Cavani provided them in his first season, some 17 in 39 games, and they often arrived at vital times.

There was the diving header deep into St Mary’s in stoppage time, to complete a two-goal turnaround against Southampton.

What about the header at Spurs, as United roared back in the second half with arguably our most impressive performance of the season to enact revenge against Jose Mourinho’s men?

Edi came to the fore in Europe, too: braces in both legs of the semi-final versus Roma swung that crazy tie our way, while he was on hand to equalise against Villarreal in the final itself.

The Uruguayan was so impressive that, despite United fans being locked out of grounds for 14 months, a new song emerged, with our then no.7 being serenaded on social media to the tune of ABBA’s smash hit Gimme Gimme Gimme.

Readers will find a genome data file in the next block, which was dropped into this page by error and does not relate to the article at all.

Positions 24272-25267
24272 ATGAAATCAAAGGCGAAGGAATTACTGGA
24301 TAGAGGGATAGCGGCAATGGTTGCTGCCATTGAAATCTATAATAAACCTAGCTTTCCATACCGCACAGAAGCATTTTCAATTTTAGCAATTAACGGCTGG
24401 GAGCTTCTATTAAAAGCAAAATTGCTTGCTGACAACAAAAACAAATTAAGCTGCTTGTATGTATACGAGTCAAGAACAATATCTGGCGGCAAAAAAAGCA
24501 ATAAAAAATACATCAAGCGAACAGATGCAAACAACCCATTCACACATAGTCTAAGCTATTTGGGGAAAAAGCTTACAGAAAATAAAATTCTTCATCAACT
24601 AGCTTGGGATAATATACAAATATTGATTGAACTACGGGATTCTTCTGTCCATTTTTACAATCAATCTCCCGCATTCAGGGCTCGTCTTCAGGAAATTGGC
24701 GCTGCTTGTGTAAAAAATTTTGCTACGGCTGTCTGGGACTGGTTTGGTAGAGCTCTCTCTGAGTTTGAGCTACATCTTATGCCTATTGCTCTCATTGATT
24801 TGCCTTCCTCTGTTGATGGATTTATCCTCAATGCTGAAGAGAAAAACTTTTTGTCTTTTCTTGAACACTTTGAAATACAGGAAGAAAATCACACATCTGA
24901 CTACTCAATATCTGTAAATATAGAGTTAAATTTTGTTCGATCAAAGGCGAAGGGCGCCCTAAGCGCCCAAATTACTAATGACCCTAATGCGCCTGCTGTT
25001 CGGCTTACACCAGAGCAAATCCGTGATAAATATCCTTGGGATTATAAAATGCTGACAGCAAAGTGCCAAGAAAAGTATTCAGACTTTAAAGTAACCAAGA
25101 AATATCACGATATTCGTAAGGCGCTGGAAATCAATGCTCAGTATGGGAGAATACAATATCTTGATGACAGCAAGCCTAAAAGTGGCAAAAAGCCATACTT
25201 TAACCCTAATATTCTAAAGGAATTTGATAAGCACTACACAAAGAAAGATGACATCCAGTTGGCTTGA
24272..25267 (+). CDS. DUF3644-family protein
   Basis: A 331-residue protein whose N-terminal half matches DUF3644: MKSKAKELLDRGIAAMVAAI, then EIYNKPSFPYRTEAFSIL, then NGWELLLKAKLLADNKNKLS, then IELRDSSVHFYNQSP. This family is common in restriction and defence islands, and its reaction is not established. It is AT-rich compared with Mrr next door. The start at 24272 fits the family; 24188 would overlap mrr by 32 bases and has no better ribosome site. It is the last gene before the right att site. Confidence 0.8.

It became a real earworm, with Cavani hitting imperious form as winter turned to spring. Eight goals in under four weeks rubberstamped United’s position in the Premier League and ensured progress in Europe, and his performances were recognised with consecutive fan-voted Player of the Month accolades.

Edi’s link-up with Greenwood around this time rubbished those early claims of him reducing the teenager’s game time, as the pair struck up a fruitful master-student relationship.

“Out on the pitch, I’m part of a team. I’m there to work hard for that team and to do my best for every one of the lads who go to make up our team,” said Cavani, after one incident in Italy where he’d stepped in to defend Greenwood from being accosted by Roma defenders.